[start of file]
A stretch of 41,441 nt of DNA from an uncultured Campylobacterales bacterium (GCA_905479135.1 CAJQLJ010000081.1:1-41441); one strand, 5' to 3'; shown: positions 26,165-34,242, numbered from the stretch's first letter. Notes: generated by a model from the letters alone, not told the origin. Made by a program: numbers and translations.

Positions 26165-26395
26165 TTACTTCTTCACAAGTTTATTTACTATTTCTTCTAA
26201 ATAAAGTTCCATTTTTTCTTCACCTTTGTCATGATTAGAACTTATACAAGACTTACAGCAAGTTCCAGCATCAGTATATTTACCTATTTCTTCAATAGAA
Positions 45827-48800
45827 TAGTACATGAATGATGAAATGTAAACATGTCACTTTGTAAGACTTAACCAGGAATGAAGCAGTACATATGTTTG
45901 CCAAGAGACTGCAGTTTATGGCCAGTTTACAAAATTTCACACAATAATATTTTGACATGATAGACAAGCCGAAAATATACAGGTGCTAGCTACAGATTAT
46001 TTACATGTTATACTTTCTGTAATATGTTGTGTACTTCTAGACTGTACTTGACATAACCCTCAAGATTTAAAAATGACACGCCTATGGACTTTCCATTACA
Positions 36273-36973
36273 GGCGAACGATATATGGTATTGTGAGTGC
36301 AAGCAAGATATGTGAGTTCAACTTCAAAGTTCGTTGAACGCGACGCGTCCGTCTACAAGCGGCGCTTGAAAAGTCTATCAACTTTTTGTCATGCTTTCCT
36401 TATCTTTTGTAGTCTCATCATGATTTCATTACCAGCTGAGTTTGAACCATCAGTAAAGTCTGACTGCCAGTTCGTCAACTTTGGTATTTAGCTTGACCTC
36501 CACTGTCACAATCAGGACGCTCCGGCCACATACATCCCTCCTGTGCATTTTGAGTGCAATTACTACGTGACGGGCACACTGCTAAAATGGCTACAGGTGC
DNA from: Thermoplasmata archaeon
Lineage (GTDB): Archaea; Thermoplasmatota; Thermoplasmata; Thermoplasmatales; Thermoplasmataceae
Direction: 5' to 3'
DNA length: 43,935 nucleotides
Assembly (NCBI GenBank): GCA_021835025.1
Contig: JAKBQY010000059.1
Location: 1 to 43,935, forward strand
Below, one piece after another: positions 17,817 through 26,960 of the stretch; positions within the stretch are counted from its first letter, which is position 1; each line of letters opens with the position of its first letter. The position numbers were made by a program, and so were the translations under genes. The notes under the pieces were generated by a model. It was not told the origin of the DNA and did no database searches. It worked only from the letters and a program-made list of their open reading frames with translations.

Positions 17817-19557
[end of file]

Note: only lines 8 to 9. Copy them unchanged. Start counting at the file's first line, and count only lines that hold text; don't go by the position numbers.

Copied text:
46001 TTACATGTTATACTTTCTGTAATATGTTGTGTACTTCTAGACTGTACTTGACATAACCCTCAAGATTTAAAAATGACACGCCTATGGACTTTCCATTACA
Positions 36273-36973